Social and environmental benefit

As RiseGardens grew, the company developed a two-part mission. Diego explained, “we started to notice more and more uses for this same [hydroponics] technology. One of the things that Angelo and I are working together on is educational outreach.” Unfortunately, school year periods in the U.S. do not match well with traditional gardening and agricultural seasons. RiseGardens is using hydroponics to teach students (through experience) about plant literacy. Not a lot of people know where their food comes from. If students can learn what good food should look like, they can learn to grow it.

Getting people more accustomed to growing their own food is a cultural and socioeconomic change. Right now, RiseGardens is aiming to demonstrate to its customers that hydroponics systems are attractive and popular; that growing your own food is good for your body and good for our planet. Using this technology as a vessel, RiseGardens is working to re-teach knowledge of plants and nutrition.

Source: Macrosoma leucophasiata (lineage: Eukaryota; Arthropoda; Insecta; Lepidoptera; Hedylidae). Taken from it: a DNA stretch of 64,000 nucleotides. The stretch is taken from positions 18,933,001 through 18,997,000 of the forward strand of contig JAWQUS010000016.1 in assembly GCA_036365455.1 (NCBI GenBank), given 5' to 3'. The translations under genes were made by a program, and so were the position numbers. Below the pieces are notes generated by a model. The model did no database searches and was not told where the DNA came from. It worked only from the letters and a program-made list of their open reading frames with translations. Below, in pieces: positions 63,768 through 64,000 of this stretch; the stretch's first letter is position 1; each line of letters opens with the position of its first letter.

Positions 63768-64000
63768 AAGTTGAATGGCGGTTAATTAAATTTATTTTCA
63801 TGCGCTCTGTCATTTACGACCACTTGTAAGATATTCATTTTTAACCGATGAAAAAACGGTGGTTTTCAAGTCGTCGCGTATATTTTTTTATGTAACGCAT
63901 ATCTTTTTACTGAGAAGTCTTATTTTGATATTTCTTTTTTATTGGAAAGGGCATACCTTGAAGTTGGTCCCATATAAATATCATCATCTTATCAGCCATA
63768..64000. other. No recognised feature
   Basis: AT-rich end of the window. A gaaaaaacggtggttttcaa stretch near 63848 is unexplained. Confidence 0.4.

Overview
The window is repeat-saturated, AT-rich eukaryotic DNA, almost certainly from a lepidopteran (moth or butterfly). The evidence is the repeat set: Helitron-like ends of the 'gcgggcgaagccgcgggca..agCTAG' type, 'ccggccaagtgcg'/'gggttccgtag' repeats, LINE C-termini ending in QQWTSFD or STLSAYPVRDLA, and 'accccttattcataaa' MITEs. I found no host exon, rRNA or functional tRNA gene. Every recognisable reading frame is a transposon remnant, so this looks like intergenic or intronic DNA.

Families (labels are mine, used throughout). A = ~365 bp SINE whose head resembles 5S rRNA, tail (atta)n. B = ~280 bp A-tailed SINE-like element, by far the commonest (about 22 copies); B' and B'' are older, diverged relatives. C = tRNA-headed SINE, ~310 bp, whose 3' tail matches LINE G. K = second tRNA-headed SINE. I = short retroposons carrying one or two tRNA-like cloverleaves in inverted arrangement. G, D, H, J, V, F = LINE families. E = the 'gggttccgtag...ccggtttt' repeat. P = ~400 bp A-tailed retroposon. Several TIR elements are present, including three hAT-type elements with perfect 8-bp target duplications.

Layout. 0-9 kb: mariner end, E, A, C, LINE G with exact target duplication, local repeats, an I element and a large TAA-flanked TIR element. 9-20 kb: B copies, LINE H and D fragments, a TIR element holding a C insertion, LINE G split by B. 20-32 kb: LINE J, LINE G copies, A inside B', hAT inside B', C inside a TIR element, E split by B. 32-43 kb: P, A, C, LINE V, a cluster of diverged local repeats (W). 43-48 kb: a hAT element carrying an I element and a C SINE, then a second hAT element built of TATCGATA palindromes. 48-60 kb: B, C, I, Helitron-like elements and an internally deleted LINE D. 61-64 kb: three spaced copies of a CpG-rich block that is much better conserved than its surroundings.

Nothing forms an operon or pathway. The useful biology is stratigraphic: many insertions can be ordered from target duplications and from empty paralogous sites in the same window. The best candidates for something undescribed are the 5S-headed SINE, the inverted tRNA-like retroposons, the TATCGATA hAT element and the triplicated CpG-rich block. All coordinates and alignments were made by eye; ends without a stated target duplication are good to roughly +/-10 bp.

Diego Blondet, Head of Product Strategy

Angelo Kelvakis, Director of Research and Development

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Rise Gardens

Rise Gardens

Chicago, Illinois, US

Business Website: https://risegardens.com

Year Founded: 2017

Number of Employees: 11 to 50

RiseGardens builds and distributes in-home hydroponics systems. By redesigning technology that enables families to grow their own food, they are helping American society rethink what it means to transport and deliver safe nutrition. Their business model is focused on producing the most efficient and beautiful gardens to teach individuals and families the importance of nutrition and locally-sourced food that benefits human health and the environment.